Advanced Interactive eXecutive (AIX) is the brand name of IBMs proprietary UNIX operating system. ... AmigaOS is the default native operating system of the Amiga and AmigaOne personal computers. ... The Amoeba distributed operating system is a microkernel-based research operating system written by Andrew S. Tanenbaum at Vrije Universiteit. ... ChorusOS is a microkernel real-time operating system designed for embedded systems. ... Eros can refer to: Eros, a god in Greek mythology The Greek word Eros, which means sexual love 433 Eros, an asteroid EROS, the Extremely Reliable Operating System Pjur Eros, a premium latex-safe personal lubricant Eros, the life instinct postulated by Freudian psychology, standing in opposition to Thanatos The... K42 is an open-source research operating system currently being developed primarily at IBM TJ Watson Research Center for cache-coherent 64-bit multiprocessor systems. ... The LSE/OS kernel was a research kernel designed by a French research laboratory named Epita System Laboratory. ... This article or section should be merged with Kernel (computer science). ... KeyKOS is a persistent, pure capability-based operating system. ... This article or section should be merged with Kernel (computer science). ... L4 is, collectively, a family of related computer programs. ... Mach is an operating system kernel developed at Carnegie Mellon University to support operating system research, primarily distributed and parallel computation. ... GNU Hurd logo Hurd redirects here. ... NeXTSTEP Desktop NEXTSTEP is the original object-oriented, multitasking operating system that NeXT Computer, Inc. ... OpenStep is an open object-oriented API specification for an object-oriented operating system that uses any modern operating system as its core, principally developed by NeXT. It is important to recognize that while OpenStep is an API specification, OPENSTEP (all capitalized) is a specific implementation of this OpenStep developed... Mac OS X is the operating system which is included with all shipping Apple Macintosh computers in the consumer and professional markets. ... The MERT (Multi-Environment Real-Time) operating system was one of the earliest to be constructed using an organizational concept that later became known as a micro-kernel. MERT was created in the 1970s at Bell Labs, and was a spinoff of Unix. ... Minix is an open source, Unix-like operating system based on a microkernel architecture. ... MorphOS is a mixed proprietary and open source operating system produced for the PegasosPPC hardware platform by a core development team and contributors. ... NewOS is a free, full-featured operating system with full source code available, along with periodic binary snapshots. ... QNX (pronounced either Q-N-X or Q-nix) is a commercial POSIX-compliant Unix-like real-time operating system, aimed primarily at the embedded systems market. ... The Phoenix-RTOS is an open source unix-like real-time operating system based on a microkernel, aimed at the embedded systems market. ... Spring was an experimental microkernel-based object oriented operating system developed at Sun Microsystems in the early 1990s. ... This article lacks information on the importance of the subject matter. ... It has been suggested that EPOC (computing) be merged into this article or section. ... The Operating System Embedded (mostly known under the acronym OSE), a real-time embedded operating system created by the Swedish firm ENEA. OSE uses signaling in the form of messages passed to and from processes in the system. ...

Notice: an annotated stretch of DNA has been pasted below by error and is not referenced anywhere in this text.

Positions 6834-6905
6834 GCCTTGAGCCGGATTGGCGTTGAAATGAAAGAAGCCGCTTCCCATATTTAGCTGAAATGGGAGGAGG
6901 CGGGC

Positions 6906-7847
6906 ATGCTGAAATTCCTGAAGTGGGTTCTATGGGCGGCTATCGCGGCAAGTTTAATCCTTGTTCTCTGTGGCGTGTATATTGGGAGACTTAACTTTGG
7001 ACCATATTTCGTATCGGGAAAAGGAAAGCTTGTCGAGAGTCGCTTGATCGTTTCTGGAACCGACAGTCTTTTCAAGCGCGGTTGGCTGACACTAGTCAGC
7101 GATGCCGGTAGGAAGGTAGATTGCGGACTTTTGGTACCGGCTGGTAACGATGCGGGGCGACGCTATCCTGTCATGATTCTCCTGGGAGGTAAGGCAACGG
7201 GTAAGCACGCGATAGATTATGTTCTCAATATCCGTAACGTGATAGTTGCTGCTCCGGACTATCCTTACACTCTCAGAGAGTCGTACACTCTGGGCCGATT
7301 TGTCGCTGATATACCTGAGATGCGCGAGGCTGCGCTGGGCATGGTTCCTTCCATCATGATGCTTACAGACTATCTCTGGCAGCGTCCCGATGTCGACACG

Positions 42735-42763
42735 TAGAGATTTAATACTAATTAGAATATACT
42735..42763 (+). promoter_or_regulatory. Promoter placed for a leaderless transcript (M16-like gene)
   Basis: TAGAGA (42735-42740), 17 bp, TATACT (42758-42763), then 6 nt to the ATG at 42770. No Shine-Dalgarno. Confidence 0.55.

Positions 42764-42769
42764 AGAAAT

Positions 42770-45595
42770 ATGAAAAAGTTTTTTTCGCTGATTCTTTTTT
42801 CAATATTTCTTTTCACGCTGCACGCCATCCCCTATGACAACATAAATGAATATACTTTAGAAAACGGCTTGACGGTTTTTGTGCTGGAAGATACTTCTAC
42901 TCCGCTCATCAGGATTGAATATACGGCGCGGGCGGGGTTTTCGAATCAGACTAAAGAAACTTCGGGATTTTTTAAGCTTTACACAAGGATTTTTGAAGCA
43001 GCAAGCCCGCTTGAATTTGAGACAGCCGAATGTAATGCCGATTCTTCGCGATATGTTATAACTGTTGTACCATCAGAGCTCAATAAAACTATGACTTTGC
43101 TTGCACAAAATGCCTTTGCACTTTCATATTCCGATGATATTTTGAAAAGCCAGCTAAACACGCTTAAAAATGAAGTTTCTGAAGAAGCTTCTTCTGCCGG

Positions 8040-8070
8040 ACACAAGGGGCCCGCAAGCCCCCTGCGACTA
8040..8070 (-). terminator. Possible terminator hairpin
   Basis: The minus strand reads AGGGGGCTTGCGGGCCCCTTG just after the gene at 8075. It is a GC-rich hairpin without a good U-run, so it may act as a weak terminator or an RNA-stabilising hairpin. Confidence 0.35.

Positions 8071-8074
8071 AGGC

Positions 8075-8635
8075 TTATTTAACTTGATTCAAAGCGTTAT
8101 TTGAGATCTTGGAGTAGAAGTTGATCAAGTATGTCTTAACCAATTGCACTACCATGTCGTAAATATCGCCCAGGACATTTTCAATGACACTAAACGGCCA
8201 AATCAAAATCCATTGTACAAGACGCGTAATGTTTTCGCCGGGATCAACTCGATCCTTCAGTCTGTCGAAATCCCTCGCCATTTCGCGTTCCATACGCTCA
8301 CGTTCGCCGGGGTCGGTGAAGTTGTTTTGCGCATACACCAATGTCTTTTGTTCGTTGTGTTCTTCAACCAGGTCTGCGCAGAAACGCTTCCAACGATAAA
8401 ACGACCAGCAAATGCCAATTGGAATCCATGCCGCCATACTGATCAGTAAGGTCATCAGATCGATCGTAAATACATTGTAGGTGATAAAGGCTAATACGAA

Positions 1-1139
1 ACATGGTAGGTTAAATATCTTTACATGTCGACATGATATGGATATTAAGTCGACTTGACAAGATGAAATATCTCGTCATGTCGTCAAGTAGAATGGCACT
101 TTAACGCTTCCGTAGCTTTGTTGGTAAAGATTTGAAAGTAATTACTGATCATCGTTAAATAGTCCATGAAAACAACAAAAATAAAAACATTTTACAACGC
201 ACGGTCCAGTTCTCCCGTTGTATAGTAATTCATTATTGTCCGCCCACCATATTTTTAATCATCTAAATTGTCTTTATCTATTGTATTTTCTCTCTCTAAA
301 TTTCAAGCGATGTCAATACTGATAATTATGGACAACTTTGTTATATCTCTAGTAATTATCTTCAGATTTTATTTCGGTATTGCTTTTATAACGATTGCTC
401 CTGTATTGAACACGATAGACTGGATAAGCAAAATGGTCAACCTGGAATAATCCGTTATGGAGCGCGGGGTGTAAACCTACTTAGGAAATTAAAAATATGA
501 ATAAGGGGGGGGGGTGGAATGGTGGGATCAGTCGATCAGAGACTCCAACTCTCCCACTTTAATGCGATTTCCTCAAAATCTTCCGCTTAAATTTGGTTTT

Monolithic kernels vs. microkernels

In the early 1990s, monolithic kernels were considered obsolete. The design of Linux as a monolithic kernel rather than a microkernel was the topic of a famous flame war (or what then passed for flaming) between Linus Torvalds and Andrew Tanenbaum. [1] [2] Tux is the official Linux mascot. ... This article is about the Internet meaning of the word flaming. For other meanings, and meanings of the word flame, see Flame. ... Linus Benedict Torvalds (born December 28, 1969 in Helsinki, Finland) is a Finnish software engineer best known for initiating the development of Linux. ... Andrew S. Tanenbaum Andrew Stuart Andy Tanenbaum (born 1944) is the head of Department of Computer Systems, Vrije Universiteit, Netherlands. ...


There is merit in both sides of the arguments presented in the Tanenbaum/Torvalds debate.


Monolithic kernels tend to be easier to design correctly, and therefore may grow more quickly than a microkernel-based system. There are success stories in both camps. Microkernels are often used in embedded robotic or medical computers because most of the OS components reside in their own private, protected memory space. This is impossible with monolithic kernels, even with modern module-loading ones. However, the monolithic model tends to be more efficient through the use of shared kernel memory, rather than the slower Inter-process communication characteristic of microkernel designs. The expression Inter-process communication (IPC) describes the exchange of data between one process and another, either within the same computer or over a network. ...


Although Mach is the best-known general-purpose microkernel, several other microkernels have been developed with more specific aims. L3 was created to demonstrate that microkernels are not necessarily slow. L4 is a successor to L3 and a popular implementation called Fiasco is able to run Linux next to other L4 processes in separate address spaces. There are screenshots available on freshmeat.net showing this feat. A newer version called Pistachio also has this capability. Mach is an operating system kernel developed at Carnegie Mellon University to support operating system research, primarily distributed and parallel computation. ... L4 is, collectively, a family of related computer programs. ... L4 is, collectively, a family of related computer programs. ... Tux is the official Linux mascot. ...


QNX is an operating system that has been around since the early 1980s and has a very minimalistic microkernel design. This system has been far more successful than Mach in achieving the goals of the microkernel paradigm. It is used in situations where software is not allowed to fail. This includes the robotic arms on the space shuttle, and machines that grind glass to very fine tolerances (a tiny mistake may cost hundreds of thousands of dollars, as in the case of the mirror of the Hubble Space Telescope). QNX (pronounced either Q-N-X or Q-nix) is a commercial POSIX-compliant Unix-like real-time operating system, aimed primarily at the embedded systems market. ... The Space Shuttle Columbia seconds after engine ignition, 1981 (NASA). ... The Hubble Space Telescope (HST) is a telescope in orbit around the Earth. ...